Improved Employee Engagement Reverses Downward Trend

Employee Engagement

Here’s some fresh research on employee engagement numbers. It contradicts some other surveys and suggests a trend. Maybe that’s accurate. Maybe that’s not. Whether some average in a survey is bigger or smaller than some average in another survey should be of little interest to me or you. What should matter is how your engagement levels are trending at your workplace. Survey that or, better still, wander around and observe it and immerse yourself in it yourself. That’s quicker, cheaper, more accurate, more timely and more useful to you right now.

Having just lambasted survey results and generalities, there are some specifics that could be of applicable relevance to you. Here’s a quote, “The report also identified three main drivers of improved employee engagement – career opportunities, recognition of employees’ hard work and organisational reputation… This last factor was particularly valued by European employees, who were more concerned about their employer’s public reputation and values than personal recognition.”

I recently blogged about the extent to which corporate social responsibility could be a lever to attract and retain talent and to enhance employee engagement. In short, I thought it could if there was a direct, personal and emotional connection between the type of corporate social responsibility and the individual employees. Otherwise it could just be hype and spin – a superficial facade or off-target wasted effort.

So, if we accept this new research tagging employer reputation as being a genuine driver (or represser) of employee engagement, then that would seem to further suggest that corporate social responsibility might be a good thing, not just because it is inherently a good thing, but because it drives employee engagement. AND, as I am at pains to often stress, employee engagement is a good thing, not just because it is inherently a good thing, but because it drives improved revenue and profitability. And that’s a good thing even for bean counters* who might not personally care about employees or society.

*Bean Counter

About Terry Williams - The Brain-Based Boss

I'm all about engaging people and helping you engage yours to influence behaviour to improve results - at work and at home. Maybe you're a manager, a salesperson, a leader, a parent, a presenter or an event organiser? You need to grab your people's attention, create some rapport, be memorable and influence behaviour change. How can we do that? I'm originally a trainer by trade, turned manager, turned comedian and partway back again. Author of 'THE GUIDE: How to kiss, get a job & other stuff you need to know', I write and speak about how to engage people, be they employees, family or yourself. How can we connect with people’s own internal motivations and help them use their own inner passions to drive towards productivity, success and happiness? And hopefully have a few laughs along the way... As a trainer facilitating learning and development in others, I find myself drawing on my own extensive business experience. I specialise in the delivery of high impact, customised training solutions for organisations that are serious about improving the performance and lives of their people.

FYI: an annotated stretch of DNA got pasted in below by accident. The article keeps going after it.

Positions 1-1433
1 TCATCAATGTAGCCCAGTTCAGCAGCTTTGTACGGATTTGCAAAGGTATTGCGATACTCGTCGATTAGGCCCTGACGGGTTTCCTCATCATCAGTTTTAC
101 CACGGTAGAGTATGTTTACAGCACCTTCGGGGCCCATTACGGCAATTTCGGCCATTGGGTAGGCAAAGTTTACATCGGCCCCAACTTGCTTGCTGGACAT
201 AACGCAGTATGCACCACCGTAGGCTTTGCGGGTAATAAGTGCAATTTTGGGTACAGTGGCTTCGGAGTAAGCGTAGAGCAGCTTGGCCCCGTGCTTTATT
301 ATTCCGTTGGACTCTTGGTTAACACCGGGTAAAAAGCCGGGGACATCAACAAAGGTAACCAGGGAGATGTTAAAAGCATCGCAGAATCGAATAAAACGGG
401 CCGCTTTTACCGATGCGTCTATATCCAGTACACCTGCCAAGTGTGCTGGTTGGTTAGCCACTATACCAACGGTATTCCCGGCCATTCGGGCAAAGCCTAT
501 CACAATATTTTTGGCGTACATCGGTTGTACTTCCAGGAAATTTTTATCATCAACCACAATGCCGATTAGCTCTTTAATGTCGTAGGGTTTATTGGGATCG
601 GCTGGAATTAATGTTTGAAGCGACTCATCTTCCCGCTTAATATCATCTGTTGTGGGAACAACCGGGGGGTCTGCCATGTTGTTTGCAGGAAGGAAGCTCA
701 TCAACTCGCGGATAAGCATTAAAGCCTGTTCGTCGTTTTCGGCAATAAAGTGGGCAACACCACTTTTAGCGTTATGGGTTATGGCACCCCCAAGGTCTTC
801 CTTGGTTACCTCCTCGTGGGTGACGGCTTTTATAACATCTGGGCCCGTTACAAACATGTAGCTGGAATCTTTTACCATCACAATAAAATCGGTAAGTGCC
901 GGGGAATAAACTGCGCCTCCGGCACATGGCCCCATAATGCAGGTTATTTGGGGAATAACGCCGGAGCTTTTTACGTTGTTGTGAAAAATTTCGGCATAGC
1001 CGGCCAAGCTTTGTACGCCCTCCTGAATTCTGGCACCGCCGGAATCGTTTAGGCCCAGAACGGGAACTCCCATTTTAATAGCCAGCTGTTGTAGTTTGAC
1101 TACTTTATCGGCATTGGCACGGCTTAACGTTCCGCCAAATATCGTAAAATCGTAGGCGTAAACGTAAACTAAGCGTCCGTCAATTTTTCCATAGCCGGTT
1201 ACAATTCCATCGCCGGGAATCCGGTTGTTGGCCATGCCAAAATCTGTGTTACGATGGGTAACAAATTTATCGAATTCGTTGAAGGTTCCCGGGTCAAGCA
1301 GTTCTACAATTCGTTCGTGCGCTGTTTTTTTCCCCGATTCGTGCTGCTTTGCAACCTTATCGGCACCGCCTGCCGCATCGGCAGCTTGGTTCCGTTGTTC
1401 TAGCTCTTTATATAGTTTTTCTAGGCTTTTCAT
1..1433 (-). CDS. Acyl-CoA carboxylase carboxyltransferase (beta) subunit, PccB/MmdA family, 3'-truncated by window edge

Posted on June 13, 2012, in Employee Engagement, Workplace Of Choice and tagged , , . Bookmark the permalink. 2 Comments.

  1. Here a concrete and wonderful example. I have a friend who works for Johnson and Johnson in Belgium and she participated in helping “Open Arms”, a transition home for orphaned and abandoned Malawian children. Visit their FB page: ttp://www.facebook.com/openarmsmalawi. In May my friend and other J&J employees went to Malawi and did painting, digging and building making improvements to nursery schools in Ndirande and Kumanda.

    I think it is a great example of how to attract top talent who shares same values and I would be very proud to work for such company: Here more about J&J philanthropic work: http://www.jnj.com/connect/caring/corporate-giving

    • Thanks for that Anne. A concrete example makes it real. No doubt, there’s a range of corporate social responsibility activities and your example is definitely at the extremely positive and committed end of that range! If that’s too ambitious for some employers, they could ask their own people for a more do-able one that works for them. Take care.

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